General Robert F. Hoke proved to be one of Lee’s most capable commanders. Hoke was detached to his home State of North Carolina where he liberated Plymouth from enemy occupation in April 1864, and very nearly accomplished the same at New Bern. Sent by Lee to defend Fort Fisher from enemy attack in late 1864, Hoke’s veteran division effectively opposed the enemy march on Wilmington, forcing them into wide flanking movements. Read more at: http://www.ncwbts150.com/AtWarBattlegroundsHomefront.php
Bernhard Thuersam, Chairman
North Carolina War Between the States Sesquicentennial Commission
"Unsurpassed Valor, Courage and Devotion to Liberty"
"The Official Website of the North Carolina WBTS Sesquicentennial"
Living Skeletons Defending Petersburg
“After the Union disaster at “the Crater,” the armies returned to three weeks of uneventful trench warfare. During the first twenty days of August , “nothing occurred with us to break the monotony in the trenches, such as it was,” according to [General Johnson] Hagood. [General Alfred H.] Colquitt’s brigade was permanently returned to Hoke on August 2.
On August 19, [Colquitt’s, Hagood’s and General Thomas L. Clingman’s brigades were assigned to General William Mahone] in Lee’s unsuccessful three-day effort to dislodge the Federals from the Weldon and Petersburg Railroad. Of the 681 officers and men Hagood sent into the battle, only 292 emerged unscathed. General Clingman was seriously wounded in the leg on the first day of the engagement and was lost to Hoke for the remainder of the war.
Because of deadly attrition and the casualties sustained on August 21, Hagood asked that he be allowed to take his survivors “to some quiet camp where rest and access to water might recruit their physical condition.” His request was granted by Lee.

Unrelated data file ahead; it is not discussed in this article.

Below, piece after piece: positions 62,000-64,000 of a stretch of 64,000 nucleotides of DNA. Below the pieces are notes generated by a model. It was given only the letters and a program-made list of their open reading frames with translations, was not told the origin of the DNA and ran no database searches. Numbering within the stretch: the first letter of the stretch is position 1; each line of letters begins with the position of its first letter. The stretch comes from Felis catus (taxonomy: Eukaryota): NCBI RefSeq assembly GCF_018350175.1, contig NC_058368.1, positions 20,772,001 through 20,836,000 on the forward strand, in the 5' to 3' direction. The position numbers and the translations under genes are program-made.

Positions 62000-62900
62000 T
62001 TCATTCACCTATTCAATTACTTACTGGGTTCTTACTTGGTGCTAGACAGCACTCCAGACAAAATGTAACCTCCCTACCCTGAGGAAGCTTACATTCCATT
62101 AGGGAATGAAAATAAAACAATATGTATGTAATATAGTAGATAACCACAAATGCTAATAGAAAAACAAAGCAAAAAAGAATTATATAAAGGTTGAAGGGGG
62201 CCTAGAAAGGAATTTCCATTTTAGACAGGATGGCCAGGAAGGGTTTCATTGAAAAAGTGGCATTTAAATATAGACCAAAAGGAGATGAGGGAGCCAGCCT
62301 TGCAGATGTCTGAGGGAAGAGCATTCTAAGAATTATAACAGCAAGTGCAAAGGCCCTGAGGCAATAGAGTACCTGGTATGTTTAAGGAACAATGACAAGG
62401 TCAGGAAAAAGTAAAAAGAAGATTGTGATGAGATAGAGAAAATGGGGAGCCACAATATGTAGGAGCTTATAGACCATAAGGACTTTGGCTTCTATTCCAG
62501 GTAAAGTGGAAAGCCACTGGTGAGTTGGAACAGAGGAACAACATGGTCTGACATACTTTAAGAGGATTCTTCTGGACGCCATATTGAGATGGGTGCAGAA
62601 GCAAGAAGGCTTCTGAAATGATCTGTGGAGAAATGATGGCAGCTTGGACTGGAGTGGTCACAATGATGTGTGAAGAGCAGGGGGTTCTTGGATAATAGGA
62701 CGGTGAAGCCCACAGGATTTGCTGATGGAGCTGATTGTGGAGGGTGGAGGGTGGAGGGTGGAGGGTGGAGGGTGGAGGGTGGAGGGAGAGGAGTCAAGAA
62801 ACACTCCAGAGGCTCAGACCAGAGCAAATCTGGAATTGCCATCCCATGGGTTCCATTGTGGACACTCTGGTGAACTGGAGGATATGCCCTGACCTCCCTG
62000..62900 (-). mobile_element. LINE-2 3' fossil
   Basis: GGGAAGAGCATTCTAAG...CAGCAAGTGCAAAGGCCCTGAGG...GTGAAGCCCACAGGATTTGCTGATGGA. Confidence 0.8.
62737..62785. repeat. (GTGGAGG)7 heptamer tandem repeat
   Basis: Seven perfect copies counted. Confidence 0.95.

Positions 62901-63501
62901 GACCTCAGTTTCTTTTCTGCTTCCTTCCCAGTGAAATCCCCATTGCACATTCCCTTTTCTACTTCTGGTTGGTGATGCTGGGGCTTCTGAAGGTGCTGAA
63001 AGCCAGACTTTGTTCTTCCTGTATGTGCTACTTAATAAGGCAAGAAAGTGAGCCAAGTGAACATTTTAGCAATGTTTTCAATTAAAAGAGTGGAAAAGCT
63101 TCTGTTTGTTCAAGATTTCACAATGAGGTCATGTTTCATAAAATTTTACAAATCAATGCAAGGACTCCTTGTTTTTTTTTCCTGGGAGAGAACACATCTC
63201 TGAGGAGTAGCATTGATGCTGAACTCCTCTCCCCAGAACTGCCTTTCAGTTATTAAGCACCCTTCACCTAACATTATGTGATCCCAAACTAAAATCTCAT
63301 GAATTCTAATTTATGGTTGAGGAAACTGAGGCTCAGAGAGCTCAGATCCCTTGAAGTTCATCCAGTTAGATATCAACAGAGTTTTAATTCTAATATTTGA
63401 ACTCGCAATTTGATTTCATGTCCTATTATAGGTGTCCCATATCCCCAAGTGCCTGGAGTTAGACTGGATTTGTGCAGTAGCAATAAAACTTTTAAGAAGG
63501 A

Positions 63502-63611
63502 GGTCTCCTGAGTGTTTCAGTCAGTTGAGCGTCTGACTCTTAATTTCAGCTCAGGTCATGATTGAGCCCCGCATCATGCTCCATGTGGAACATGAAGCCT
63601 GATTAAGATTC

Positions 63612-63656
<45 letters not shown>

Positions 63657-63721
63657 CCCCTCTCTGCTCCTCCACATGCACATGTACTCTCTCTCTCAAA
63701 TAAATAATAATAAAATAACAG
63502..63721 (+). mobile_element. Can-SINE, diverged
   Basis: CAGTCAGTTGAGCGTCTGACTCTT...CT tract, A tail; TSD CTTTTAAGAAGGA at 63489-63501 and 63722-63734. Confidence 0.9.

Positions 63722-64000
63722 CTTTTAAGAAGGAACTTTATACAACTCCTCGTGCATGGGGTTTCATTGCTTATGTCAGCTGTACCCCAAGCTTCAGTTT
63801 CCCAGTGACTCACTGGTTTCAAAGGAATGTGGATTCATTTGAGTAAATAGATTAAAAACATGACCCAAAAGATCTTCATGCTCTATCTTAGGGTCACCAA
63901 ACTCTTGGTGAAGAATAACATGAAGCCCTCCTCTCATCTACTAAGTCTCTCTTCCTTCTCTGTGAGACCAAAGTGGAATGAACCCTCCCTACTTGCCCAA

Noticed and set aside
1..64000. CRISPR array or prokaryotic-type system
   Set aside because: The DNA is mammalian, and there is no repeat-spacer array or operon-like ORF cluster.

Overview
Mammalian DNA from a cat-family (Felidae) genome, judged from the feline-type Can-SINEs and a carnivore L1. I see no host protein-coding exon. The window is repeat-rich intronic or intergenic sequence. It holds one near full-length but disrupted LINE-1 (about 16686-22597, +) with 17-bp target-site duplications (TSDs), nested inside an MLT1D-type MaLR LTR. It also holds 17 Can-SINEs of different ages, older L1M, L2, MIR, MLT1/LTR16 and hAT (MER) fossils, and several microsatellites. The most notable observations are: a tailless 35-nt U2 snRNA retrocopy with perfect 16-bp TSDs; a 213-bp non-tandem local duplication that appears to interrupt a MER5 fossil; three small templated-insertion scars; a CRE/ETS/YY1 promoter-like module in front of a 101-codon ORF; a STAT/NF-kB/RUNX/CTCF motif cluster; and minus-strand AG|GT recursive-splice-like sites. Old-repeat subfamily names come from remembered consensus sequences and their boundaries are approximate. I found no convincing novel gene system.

When the 740 frail soldiers of his command emerged from the Petersburg trenches on August 20, they represented just a third of the complement that had entered the works sixty-seven days earlier. The brigade inspector was delighted when a local citizen offered his forty-acre estate in nearby Chesterfield County for a camp site.
In mid-September, Hoke was granted permission to pull his other weary brigades from the trenches and take them to the utopia being enjoyed by Hagood’s men. Of the twenty-two hundred soldiers on hand when Brigadier-General [James G.] Martin put his soldiers in the trenches, seven hundred “living skeletons” scrambled out under the command of General [William W.] Kirkland on Thursday, September 15.
For ten days, Hoke and the worn and jaded men of his division enjoyed overdue pleasures. In a letter to his sister, Lieutenant Edward J. Williams of the Thirty-first North Carolina expressed the excitement that abounded: “The most pleasant topic amongst us . . . is that we are at last clear of the ditches, shells, & [bales] of every description & are lying at ease on a beautiful hillside washing our faces at least once per day and no work to do. Since the 15 of June we have held a portion of the works in front of Petersburg & have never been relieved until now.”
The brief respite from war ended all too soon on September 28, when the men returned to the trenches. As a climax to the period of rest and relaxation, the division was honored with a grand review by General Lee . . . dressed in full uniform with a yellow sash, was atop Traveller as he rode past the remnants of Hoke’s four brigades.”
(General Robert F. Hoke, Lee’s Modest Warrior, Daniel W. Broadfoot, John F. Blair, 1996, pp. 218-219)